“If we fail to act, one out of every five dollars we earn will be spent on health care within a decade,” President Obama warned in a June 2009 speech to the American Medical Association.

Washington did act, and four years later, as Obama and his allies are not shy about reminding us, his health care legislation is still the law of the land. But on Wednesday, the Centers of Medicare and Medicaid Services released its latest projections on national health expenditures, finding that by 2022, health spending will rise to 19.9 percent of gross domestic product - or almost exactly one out of five dollars.

One of Obama’s early pitches for his health care proposal was that it was supposed to bend the cost curve down, but according to CMS estimates, the law will boost health spending by $621 billion over the next decade compared to what it otherwise would have been.

It’s true that in percentage terms, this only amounts to a difference of 0.1 percent. But again, the stated purpose of the health care law was to lower costs relative to a status quo Obama repeatedly referred to as “unsustainable” in that same AMA speech – not to make costs only slightly more unsustainable.

Another argument that could be made is that health care inflation has slowed in recent years, growing just 3.9 percent annually from 2010 to 2012. Some liberals have attempted to attribute this change to the health care law. As Paul Krugman wrote in a recent column decrying the lack of serious policy wonks on the right, “There has been a striking slowdown in overall health costs since the Affordable Care Act was enacted, with many experts giving the law at least partial credit.”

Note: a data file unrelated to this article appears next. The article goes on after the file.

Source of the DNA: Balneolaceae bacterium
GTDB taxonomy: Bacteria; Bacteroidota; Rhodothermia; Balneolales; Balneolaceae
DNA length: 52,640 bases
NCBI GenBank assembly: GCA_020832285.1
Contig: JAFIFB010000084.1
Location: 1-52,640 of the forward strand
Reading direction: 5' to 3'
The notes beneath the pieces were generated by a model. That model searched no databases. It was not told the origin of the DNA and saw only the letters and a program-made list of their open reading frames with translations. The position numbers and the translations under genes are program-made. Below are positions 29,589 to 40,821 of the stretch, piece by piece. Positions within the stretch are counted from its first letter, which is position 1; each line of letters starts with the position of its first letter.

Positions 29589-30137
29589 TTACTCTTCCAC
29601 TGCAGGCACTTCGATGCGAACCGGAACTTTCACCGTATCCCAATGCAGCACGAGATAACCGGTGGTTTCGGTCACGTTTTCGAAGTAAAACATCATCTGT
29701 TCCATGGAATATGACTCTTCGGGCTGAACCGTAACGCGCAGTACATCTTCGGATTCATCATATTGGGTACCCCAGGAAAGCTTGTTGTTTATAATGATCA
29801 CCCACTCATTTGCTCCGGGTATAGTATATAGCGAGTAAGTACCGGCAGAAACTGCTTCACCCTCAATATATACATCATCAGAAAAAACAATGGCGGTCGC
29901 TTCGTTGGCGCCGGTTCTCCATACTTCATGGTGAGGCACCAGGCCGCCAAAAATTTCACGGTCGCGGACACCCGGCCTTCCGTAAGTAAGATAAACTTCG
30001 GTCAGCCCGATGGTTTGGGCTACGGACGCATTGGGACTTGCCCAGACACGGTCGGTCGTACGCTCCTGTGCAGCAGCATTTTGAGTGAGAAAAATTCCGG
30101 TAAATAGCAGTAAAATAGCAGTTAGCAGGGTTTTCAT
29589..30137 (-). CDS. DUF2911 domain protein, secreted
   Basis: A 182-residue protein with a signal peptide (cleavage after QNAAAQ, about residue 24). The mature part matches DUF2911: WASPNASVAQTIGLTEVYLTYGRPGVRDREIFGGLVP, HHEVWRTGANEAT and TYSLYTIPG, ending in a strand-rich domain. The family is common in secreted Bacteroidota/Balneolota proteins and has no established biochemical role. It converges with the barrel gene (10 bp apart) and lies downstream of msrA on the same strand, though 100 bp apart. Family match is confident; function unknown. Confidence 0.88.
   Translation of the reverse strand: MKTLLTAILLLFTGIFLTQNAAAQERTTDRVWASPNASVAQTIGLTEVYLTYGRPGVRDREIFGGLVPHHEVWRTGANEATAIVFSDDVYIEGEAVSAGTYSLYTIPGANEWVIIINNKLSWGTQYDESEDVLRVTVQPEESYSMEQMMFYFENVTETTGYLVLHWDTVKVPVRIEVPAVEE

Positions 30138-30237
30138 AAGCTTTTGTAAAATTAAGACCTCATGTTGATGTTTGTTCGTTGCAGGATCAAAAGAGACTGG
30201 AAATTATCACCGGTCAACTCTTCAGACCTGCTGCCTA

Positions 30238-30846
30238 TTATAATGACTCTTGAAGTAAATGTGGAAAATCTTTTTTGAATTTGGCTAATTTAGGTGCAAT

But CMS actuaries, explaining their findings in Health Affairs, are assuming that the slowdown in the economy is the likely explanation.

“Continued slower health spending growth after the recent economic downturn … has raised the question of whether a more fundamental change is occurring in the health sector,” CMS actuaries wrote. “However, econometric and actuarial analysis by the Centers for Medicare and Medicaid Services (CMS) Office of the Actuary of the past fifty years of National Health Expenditure Accounts data, which explores the relationship between economic and health spending growth, suggests that health spending growth is likely to accelerate once economic conditions improve significantly.”

In 2014, CMS estimates that health inflation will spike by 6.1 percent, “reflecting the expanded coverage that will become available through the Affordable Care Act.”

Also in his 2009 AMA speech, Obama dismissed the idea that his plan would result in a government takeover of health care. But the real issue wasn’t that his health care law would suddenly make the system into a fully socialized Canadian single-payer organization. It was that it would move the U.S. into a more government-controlled direction.

As the chart below shows, over the course of the next decade, the share of spending deemed “private” will fall as the government share increases, nearly reaching parity at the end of the projection period. By 2022, government spending will represent $2.448 trillion of the $5.008 trillion in overall national health spending.

I put “private,” in quotes, however, because the CMS definition understates the true extent of government involvement in the health care sector. It counts the payroll taxes and premiums paid to help finance Medicare as private spending, even though private individuals are paying into a government program. It also counts individual spending on plans purchased through the Obamacare exchanges as private, even though the plans would be designed by the government and purchased on government-run exchanges.

It’s also worth keeping in mind that these estimates assume that Obamacare’s cuts to Medicare remain intact over the next decade.